Faith is by its very nature spiritual, the Christians need not fight on the battlefield at all. Secure in their beliefs, they should offer only the love promised to them by Jesus. The atheists will call them irrational, stupid, "victims of Intellectual Suicide" (to borrow the term from Mr. Camus.)2 The Christians will in response, throw their hands to the heavens and say "blessed are those who speak against me, for they offer the opportunity to share your name." The bible does not require rationality and does not demand it from its followers, it only demands that they follow the final commandment and show love to their God. The only way to do that is to disengage with hateful speech and vitriolic argumentation. How much better the world would be if Christians would live their word rather than speak it at people!

To take the other perspective, atheists have no place in this warfare either. For their primary concern should be the will to power. They only have so much time remaining to them, and that clock pauses for no man or woman. Why do they care what a group of people chooses to believe? When Meursault is confronted by Christians in "the stranger"3 he does not insult them, but accepts their beliefs and informs them that he disagrees. That is the rational response when confronted with a fundamental difference in identity. If the Christian then wants to engage in a mean spirited debate then he betrays himself, why would the atheist find it necessary to fall to his level? By doing so he betrays his core ideas and behaves irrationally.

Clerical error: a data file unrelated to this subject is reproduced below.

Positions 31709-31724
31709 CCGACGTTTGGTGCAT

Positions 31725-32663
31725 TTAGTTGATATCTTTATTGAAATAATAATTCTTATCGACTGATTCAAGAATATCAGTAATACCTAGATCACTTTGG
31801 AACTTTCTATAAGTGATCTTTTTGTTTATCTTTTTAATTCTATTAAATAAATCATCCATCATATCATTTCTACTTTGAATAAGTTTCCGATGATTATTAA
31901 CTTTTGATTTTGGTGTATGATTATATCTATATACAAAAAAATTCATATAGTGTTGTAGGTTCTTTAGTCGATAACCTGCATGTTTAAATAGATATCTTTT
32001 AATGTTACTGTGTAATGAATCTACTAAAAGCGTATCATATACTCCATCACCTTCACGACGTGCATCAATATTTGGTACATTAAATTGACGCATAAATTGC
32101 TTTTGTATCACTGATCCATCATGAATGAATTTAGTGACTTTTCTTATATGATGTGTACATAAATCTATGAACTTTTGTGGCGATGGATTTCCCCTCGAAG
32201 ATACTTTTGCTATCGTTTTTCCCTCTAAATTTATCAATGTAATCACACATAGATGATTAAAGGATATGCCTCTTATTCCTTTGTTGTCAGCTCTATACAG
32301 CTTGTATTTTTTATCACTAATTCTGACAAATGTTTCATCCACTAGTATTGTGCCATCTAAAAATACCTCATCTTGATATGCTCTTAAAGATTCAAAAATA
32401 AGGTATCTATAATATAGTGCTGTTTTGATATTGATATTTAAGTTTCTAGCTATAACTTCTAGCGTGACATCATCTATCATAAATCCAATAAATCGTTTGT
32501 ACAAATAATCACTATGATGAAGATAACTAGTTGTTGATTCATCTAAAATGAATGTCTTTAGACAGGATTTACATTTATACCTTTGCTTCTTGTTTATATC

To answer the predictable argumentation made against the above point, yes, atheists are not one ubiquitous group and I am guilty in this essay of oversimplifying complex problems to a basic set of strawmen principals. Atheists indeed do not all think the same. However, one only needs to visit some of the more famous online communities such as Reddit's r/atheism to understand that hate and bigotry are more human than Christian.

To put the above idea another way, I'm not personally attacking any person. Rather, I am aiming at the communities that individuals are a part of. Yet despite that, I do personally blame and every reader for the current state of affairs (and myself too to be fair, I am an equal opportunity hater of society.) John-Paul Sartre writes "there are no innocent victims"4 in regards to this principle. We are each responsible for the current state of the world. There is no one to blame for the problems plaguing our communities than ourselves.